Optimising for valuation is a strategic mistake for early-stage entrepreneurs.

In my limited experience, many founders consider valuation their top priority, even at stages as early as seed. They tend to treat a working hypothesis as an end in itself and put effort on getting this assumption “right”, rather than making it work. I believe such an approach is shortsighted, ill-conceived and eventually against an entrepreneur and her company’s interests. Here are some reasons why.

On the monetary side of things, what really matters for an entrepreneur is to receive after all a significant value out of what primarily she has created. In this context, it is far more important to get there than getting the absolute most out of it. Especially for entrepreneurs without a successful exit before, the difference does not lie in getting, say, 3 millions versus 5 millions at exit, but in 5 millions versus zero. In other words, a founder needs to maximise the chances of creating a successful company, not the amount she would be receiving if she ultimately makes it.

What remains unclear to many entrepreneurs though, is that the bigger the valuation in a previous funding round, the less chances a company has to raise a subsequent one. This is because a down round, which valuation is lower than the previous one, is most typically a catastrophic event for a company. A round that doesn’t take place at a sufficient multiple of the previous round, say 2-3x at early stages and 1.5x at a later stage, isn’t for most partners a very happy event either.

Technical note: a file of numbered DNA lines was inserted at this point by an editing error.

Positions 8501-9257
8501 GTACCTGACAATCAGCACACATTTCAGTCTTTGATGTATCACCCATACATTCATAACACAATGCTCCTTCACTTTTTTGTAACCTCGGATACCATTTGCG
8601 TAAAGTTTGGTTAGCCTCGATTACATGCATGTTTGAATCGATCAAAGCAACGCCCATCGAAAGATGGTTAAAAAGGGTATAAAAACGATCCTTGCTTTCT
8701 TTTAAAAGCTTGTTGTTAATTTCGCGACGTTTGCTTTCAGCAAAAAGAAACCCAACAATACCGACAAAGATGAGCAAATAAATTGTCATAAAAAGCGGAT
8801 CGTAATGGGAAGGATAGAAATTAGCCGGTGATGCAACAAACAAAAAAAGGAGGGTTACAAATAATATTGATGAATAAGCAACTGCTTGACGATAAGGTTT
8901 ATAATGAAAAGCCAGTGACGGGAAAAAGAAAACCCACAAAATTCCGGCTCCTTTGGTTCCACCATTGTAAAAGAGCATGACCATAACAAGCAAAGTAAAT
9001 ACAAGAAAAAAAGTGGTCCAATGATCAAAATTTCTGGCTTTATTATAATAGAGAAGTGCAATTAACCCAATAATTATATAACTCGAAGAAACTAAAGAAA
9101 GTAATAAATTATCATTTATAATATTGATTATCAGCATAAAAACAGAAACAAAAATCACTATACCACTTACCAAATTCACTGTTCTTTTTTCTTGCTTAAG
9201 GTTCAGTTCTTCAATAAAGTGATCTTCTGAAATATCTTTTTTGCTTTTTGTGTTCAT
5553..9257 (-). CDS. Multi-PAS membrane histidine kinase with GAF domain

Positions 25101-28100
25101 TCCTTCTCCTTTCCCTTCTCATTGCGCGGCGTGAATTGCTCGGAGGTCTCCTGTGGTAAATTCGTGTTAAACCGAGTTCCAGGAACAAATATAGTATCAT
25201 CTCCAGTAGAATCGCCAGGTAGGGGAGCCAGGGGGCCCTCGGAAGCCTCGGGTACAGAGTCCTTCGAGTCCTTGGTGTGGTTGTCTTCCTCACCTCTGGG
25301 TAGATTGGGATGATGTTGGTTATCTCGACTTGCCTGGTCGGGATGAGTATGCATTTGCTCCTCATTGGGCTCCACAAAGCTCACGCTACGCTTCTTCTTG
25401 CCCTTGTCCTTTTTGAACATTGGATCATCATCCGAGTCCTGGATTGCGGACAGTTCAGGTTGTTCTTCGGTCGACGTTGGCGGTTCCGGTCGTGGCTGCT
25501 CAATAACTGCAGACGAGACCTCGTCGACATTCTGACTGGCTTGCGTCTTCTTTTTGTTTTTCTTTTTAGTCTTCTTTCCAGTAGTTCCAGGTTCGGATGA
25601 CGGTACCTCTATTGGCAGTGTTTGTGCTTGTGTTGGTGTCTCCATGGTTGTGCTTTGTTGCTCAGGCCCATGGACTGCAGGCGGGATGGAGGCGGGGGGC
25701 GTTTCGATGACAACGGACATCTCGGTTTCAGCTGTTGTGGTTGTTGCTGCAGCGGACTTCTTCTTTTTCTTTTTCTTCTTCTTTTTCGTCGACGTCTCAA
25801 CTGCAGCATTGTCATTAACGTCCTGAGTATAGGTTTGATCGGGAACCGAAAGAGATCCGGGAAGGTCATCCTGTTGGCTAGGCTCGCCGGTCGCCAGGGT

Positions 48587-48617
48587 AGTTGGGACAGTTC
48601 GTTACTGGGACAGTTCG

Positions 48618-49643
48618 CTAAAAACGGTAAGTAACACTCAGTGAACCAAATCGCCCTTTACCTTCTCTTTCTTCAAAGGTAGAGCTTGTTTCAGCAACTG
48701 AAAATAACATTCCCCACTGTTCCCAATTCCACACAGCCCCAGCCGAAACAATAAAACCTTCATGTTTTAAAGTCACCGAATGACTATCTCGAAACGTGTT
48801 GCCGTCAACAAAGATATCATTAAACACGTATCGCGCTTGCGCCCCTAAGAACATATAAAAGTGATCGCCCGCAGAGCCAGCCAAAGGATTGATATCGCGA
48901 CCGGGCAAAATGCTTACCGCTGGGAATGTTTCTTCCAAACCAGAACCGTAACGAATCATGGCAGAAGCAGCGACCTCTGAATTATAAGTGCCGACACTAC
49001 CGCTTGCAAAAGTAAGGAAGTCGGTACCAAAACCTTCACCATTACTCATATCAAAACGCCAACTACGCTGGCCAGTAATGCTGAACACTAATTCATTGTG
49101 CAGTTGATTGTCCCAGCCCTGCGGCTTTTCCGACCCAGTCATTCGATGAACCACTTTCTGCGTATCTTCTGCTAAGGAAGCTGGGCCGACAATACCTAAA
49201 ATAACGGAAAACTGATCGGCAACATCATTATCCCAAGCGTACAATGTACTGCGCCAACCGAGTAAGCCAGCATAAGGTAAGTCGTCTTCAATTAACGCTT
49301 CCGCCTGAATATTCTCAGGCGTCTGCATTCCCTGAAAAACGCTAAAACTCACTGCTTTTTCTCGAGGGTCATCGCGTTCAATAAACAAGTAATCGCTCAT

So, before one gets really excited about a very large valuation she received on a term sheet, or depressed as it’s not large enough to brag about it, it is useful to take a step back and peer at the big, long term picture. The question for an entrepreneur to ask is, if she is comfortable enough that, given resources, the company will be able to increase its valuation 2-3 times within the next 1-2 years. If this is not the case, I argue that it is more reasonable to go for a smaller valuation, than jeopardise her and the company’s future.

It is also of interest to understand the other side of the table. Partners of a venture capital fund typically receive 20% of the profits, when the fund has returned the full amount consumed plus interest to its investors. So, for example, if the the fund makes an exit in one out of every three portfolio companies at three times the original valuation, then its investors and partners make zero gains. This very fact suggests that an institutional investor is expected to be more sensitive on the valuation issue, as a fund’s economics suggests.

I’m not making here the case that entrepreneurs should not care about early stage valuations at all, or accept any valuation they might end up receiving. After all, the safest way for a partnership not to work out is one of its parts not to feel happy, or actually excited about it. I am suggesting though that valuations are not what should keep founders up at nights, making a product that works and creating a great business out of it is primarily what one should aim for — valuation will follow suit.